Iberian Peninsula and southern France, satellite photo on a cloudless day in March 2014
The word Iberia is a noun adapted from the Latin word "Hiberia" originated by the Ancient Greek word Ἰβηρία (Ibēría) by Greek geographers under the rule of the Roman Empire to refer to what is known today in English as the Iberian Peninsula. At that time, the name did not describe a single political entity or a distinct population of people. Strabo's 'Iberia' was delineated from Keltikē (Gaul) by the Pyrenees and included the entire land mass southwest (he says "west") of there. The noun "Hiberia" fell into disuse when the Romans decided to call the most western part of the peninsula "Lusitania" (today Portugal) and the remaining territory "Hispania" (modern Spain). With the fall of the Roman Empire and the establishment of the new Castillian language in Spain, the word "Iberia" appeared for the first time in use as a direct 'descendant' of the Greek word "Ἰβηρία" and the Roman word "Hiberia".
The ancient Greeks reached the Iberian Peninsula, of which they had heard from the Phoenicians, by voyaging westward on the Mediterranean. Hecataeus of Miletus was the first known to use the term Iberia, which he wrote about circa 500 BC. Herodotus of Halicarnassus says of the Phocaeans that "it was they who made the Greeks acquainted with... Iberia." According to Strabo, prior historians used Iberia to mean the country "this side of the Ἶβηρος (Ibēros)" as far north as the river Rhône in France, but currently they set the Pyrenees as the limit. Polybius respects that limit, but identifies Iberia as the Mediterranean side as far south as Gibraltar, with the Atlantic side having no name. Elsewhere he says that Saguntum is "on the seaward foot of the range of hills connecting Iberia and Celtiberia."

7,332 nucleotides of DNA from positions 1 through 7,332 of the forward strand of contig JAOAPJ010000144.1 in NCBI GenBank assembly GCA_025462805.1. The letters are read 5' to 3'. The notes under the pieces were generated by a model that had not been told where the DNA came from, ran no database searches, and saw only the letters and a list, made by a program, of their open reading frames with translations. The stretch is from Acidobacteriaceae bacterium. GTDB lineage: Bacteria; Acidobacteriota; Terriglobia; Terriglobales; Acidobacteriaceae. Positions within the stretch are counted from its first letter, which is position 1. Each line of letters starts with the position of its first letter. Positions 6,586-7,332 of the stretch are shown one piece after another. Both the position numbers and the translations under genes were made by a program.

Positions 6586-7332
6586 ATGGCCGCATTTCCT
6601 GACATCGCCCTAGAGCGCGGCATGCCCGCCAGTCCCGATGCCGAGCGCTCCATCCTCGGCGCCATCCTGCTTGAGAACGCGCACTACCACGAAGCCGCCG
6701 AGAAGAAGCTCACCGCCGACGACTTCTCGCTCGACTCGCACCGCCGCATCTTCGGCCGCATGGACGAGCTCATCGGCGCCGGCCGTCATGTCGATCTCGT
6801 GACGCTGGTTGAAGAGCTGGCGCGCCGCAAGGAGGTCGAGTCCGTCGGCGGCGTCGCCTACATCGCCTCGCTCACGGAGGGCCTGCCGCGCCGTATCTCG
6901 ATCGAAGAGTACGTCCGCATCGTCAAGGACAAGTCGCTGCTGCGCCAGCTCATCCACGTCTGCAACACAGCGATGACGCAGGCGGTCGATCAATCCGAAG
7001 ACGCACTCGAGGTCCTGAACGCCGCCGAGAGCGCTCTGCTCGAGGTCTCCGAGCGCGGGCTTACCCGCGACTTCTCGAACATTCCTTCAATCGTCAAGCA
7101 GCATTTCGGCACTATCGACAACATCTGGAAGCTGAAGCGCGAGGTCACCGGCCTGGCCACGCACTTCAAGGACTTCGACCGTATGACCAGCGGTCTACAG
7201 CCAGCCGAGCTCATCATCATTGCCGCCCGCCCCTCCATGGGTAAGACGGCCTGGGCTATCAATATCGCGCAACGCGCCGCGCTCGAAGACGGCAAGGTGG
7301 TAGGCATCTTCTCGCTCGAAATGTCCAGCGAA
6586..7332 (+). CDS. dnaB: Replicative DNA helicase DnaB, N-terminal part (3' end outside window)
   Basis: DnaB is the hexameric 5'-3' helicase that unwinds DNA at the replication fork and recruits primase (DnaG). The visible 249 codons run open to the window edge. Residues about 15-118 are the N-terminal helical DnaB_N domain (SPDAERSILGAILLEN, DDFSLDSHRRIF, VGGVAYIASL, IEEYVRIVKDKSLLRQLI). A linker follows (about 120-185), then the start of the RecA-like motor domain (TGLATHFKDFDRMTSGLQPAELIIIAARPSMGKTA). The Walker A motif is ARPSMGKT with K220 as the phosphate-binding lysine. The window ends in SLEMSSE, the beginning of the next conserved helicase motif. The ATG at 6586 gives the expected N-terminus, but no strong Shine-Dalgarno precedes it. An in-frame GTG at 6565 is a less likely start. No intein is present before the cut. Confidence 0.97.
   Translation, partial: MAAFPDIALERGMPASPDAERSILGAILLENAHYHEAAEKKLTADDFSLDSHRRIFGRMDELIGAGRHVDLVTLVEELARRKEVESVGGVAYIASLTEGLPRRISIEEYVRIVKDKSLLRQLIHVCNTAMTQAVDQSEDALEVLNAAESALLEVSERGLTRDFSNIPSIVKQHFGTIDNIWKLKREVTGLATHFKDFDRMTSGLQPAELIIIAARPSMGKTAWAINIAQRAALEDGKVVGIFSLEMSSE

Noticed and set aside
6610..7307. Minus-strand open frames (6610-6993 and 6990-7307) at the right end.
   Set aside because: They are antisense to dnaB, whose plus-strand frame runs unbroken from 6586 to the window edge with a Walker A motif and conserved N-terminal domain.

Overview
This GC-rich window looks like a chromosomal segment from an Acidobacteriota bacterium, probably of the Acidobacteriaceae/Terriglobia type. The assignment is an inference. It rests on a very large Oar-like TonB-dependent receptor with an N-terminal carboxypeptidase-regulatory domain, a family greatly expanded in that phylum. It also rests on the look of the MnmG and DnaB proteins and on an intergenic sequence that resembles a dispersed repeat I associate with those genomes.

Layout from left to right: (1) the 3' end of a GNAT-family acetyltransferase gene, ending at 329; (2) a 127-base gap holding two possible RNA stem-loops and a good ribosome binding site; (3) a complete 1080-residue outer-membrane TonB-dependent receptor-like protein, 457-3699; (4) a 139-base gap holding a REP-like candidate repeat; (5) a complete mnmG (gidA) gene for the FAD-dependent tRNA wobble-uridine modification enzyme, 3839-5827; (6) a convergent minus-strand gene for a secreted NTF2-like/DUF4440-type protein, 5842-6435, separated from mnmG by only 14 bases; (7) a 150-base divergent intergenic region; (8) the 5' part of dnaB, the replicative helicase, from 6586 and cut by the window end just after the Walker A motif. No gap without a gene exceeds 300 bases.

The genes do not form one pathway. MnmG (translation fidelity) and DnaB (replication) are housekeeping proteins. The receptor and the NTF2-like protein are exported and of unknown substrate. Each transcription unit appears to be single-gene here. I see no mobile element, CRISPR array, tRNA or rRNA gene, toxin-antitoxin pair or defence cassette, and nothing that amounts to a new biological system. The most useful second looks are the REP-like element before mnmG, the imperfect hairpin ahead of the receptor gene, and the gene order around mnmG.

Strabo refers to the Carretanians as people "of the Iberian stock" living in the Pyrenees, who are distinct from either Celts or Celtiberians.
Charles Ebel, the ancient sources in both Latin and Greek use Hispania and Hiberia (Greek: Iberia) as synonyms. The confusion of the words was because of an overlapping in political and geographic perspectives. The Latin word Hiberia, similar to the Greek Iberia, literally translates to "land of the Hiberians". This word was derived from the river Ebro, which the Romans called Hiberus. Hiber (Iberian) was thus used as a term for peoples living near the river Ebro. The first mention in Roman literature was by the annalist poet Ennius in 200 BC. Virgil refers to the Ipacatos Hiberos ("restless Iberi") in his Georgics. The Roman geographers and other prose writers from the time of the late Roman Republic called the entire peninsula Hispania.
As they became politically interested in the former Carthaginian territories, the Romans began to use the names Hispania Citerior and Hispania Ulterior for 'near' and 'far' Hispania. At the time Hispania was made up of three Roman provinces: Hispania Baetica, Hispania Tarraconensis, and Hispania Lusitania. Strabo says that the Romans use Hispania and Iberia synonymously, distinguishing between the near northern and the far southern provinces. (The name "Iberia" was ambiguous, being also the name of the Kingdom of Iberia in the Caucasus.)
Whatever language may generally have been spoken on the peninsula soon gave way to Latin, except for that of the Vascones, which was preserved as a language isolate by the barrier of the Pyrenees.